If someone steals your wallet when you’re not looking, you could be out a couple hundred dollars. If someone empties your grain bins when you’re not looking, you could be out a lot more.
Farmers in the soggier parts of the Prairies may not be thinking about grain theft yet, but they probably should. On more than one occasion high grain prices and hard times have produced grain poachers who prey on unsuspecting storage bins in the dark of night (or even the light of day).
Canola has been a hot commodity for thieves, with prices currently at a record high. Thefts have been reported in both Saskatchewan and Manitoba in the last two years. One farmer in Saskatchewan was robbed of a whopping $200,000 worth of canola in 2009.
EASY STEPS YOU CAN TAKE
Stealing grain isn’t a spur-of- the-moment crime; it takes forethought and planning, and thieves need to bring in equipment to help with the stealthy getaway. Deterring theft requires forethought and planning too.
Don’t make it easy for thieves to target you. A bit of planning and preparation on the storage site can do a lot to ensure that stealing your stock just isn’t worth the effort. Treat your storage site like you would your shop, fuel tanks or yard. Make sure the site is well lit so it’s harder for thieves to skulk about unnoticed, and check your stored grain regularly for signs of tampering.
Remove unloading systems from the storage site, or disable them, if possible when you know you won’t be using them, and make the site as inaccessible to the intruder’s equipment as you can. Bins and gates (if you have one) should always be locked, and padlocks should be checked. Successful thieves often cut padlocks with bolt cutters and replace them with locks of their own, hoping that farmers won’t notice when they’ve had unwanted visitors.
INSURING AGAINST LOSS
Farmers can’t count on crop insurance to cover the loss of stolen grain. “We cover the in-field and production-related losses,” says David Koroscil, manager of insurance projects and sales at the Manitoba Agriculture Services Corporation (MASC) in Portage la Prairie.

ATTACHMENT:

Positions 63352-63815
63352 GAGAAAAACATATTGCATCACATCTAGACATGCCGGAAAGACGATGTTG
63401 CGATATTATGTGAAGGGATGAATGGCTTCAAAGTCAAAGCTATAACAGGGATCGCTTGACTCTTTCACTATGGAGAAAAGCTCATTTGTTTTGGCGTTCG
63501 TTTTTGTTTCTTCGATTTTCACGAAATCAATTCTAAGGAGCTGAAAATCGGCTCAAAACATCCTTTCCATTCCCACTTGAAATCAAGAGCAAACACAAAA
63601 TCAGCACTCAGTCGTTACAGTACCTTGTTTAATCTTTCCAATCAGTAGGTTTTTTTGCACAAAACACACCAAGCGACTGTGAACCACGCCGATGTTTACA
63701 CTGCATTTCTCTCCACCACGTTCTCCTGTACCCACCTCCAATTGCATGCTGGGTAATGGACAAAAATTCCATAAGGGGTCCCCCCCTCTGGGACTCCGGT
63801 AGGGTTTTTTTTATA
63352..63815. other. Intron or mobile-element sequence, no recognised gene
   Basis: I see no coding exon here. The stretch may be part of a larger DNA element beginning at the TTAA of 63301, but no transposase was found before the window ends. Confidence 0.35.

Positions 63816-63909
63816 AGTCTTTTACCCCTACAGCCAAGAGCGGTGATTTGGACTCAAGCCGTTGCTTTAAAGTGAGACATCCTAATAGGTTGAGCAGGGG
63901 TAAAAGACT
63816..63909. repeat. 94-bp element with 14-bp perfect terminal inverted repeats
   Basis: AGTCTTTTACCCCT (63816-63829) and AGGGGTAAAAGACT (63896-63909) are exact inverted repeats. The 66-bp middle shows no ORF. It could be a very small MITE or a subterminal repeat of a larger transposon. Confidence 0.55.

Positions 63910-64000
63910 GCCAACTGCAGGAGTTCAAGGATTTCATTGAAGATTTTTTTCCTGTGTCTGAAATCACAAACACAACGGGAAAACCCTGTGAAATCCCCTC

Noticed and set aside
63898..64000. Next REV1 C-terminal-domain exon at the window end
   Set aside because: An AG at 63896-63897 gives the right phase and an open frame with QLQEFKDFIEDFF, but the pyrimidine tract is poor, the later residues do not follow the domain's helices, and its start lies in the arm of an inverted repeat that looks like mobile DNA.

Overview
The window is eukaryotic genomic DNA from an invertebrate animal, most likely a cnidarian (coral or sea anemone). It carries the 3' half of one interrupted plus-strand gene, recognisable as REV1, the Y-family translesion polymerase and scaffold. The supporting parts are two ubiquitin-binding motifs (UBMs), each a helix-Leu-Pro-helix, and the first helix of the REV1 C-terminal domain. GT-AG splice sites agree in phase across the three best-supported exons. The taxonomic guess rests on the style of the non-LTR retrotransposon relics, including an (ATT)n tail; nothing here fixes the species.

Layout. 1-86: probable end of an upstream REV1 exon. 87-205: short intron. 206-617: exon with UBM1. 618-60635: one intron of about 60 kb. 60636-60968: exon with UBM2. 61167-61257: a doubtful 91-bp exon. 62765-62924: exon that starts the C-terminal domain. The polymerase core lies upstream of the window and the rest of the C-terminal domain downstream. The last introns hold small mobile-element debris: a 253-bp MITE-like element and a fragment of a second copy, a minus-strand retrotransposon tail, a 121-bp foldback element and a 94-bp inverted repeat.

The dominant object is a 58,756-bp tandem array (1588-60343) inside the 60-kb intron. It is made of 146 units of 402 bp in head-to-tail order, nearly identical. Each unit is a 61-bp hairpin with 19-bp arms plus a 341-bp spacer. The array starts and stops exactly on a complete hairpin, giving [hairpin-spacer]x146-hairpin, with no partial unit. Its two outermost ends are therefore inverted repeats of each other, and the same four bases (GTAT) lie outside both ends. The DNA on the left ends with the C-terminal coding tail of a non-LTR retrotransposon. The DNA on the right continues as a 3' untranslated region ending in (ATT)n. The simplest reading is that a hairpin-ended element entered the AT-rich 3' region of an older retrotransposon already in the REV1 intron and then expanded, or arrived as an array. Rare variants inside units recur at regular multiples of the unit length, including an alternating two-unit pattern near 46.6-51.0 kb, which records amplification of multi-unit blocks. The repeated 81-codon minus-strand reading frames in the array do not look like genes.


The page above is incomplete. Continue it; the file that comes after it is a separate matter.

“Because of farm life being the way that it is, with more farmers choosing to live in towns, there are a lot more unoccupied farms now,” says Rob Suderman, manager of farm insurance for the Mutual Insurance Group (MIG). Suderman says that grain theft is one of the less frequent claims made against a farm insurance policy, but that it does happen. “Most farm insurance policies have the option to add coverage against theft. It’s a relatively inexpensive add-on and a lot of farmers like it because it also covers your grain while it’s in transit.”
“Even if you can get compensated, what does that do to your deductible? Will you ever be fully compensated?” asks Ron Kroeker, owner of CROPGUARD Security Inc., Manitoba’s only crop confetti producer. “Does any farmer actually want to have to go through the hassle of having grain stolen, making a claim, and waiting for compensation?”
Both Suderman and Kroeker make fair points. It’s in farmers’ best interests to buy the insurance, just in case, especially if the cost is reasonable and within budget. But insurance is meant to compensate you for losses after they happen; it doesn’t deter thieves, and it doesn’t slow them down.
Just as you would take extra steps to protect your assets – like buying a steering wheel lock for your car, or an alarm system for your home – it makes sense to try and protect your livelihood as well.
TRACKING YOUR GRAIN
Particularly tricky thieves who manage to bypass a labyrinth of locks, spotlights and laser beams to get away with your hard-earned profit can be hard to catch (and not just because they’re ninjas). Unless they are caught in the act or spotted by a neighbour, there is often no sign that anything is amiss until the farmer finds their grain is gone.
Stolen, unmarked grain is easy to spot sell at an elevator, and so the best way to ensure that thieves can’t sell your grain is to make sure that it can be identified. Lacing your stores with grain confetti lets you mark your grain so that it can be tracked and identified – no branding irons required!
Crop confetti is made up of tiny squares of newsprint with identification numbers on it; the equivalent of applying a serial number to your grain. The confetti is mixed into the grain when it’s stored, allows it to be marked and tracked, and doesn’t affect the grain. It’s a relatively inexpensive form of protection, costing about $100 to mark 50,000 bushels, and means that if the grain shows up at an elevator, they can identify the proper owner.
Thieves don’t generally steal marked grain though. “We have never heard of a situation where confetti-marked grain has been stolen,” says Kroeker.
Like Suderman, Kroeker notes that grain theft concerns seem to be highest amongst farmers who don’t live near their grain stores. “The majority of our customers are farmers who keep their grain stored away from where they live,” he says. “Sometimes farmers think that if they live close by, they’re less likely to get robbed. For those who don’t live on site, a lot of farmers feel like it’s a very economical form of insurance.”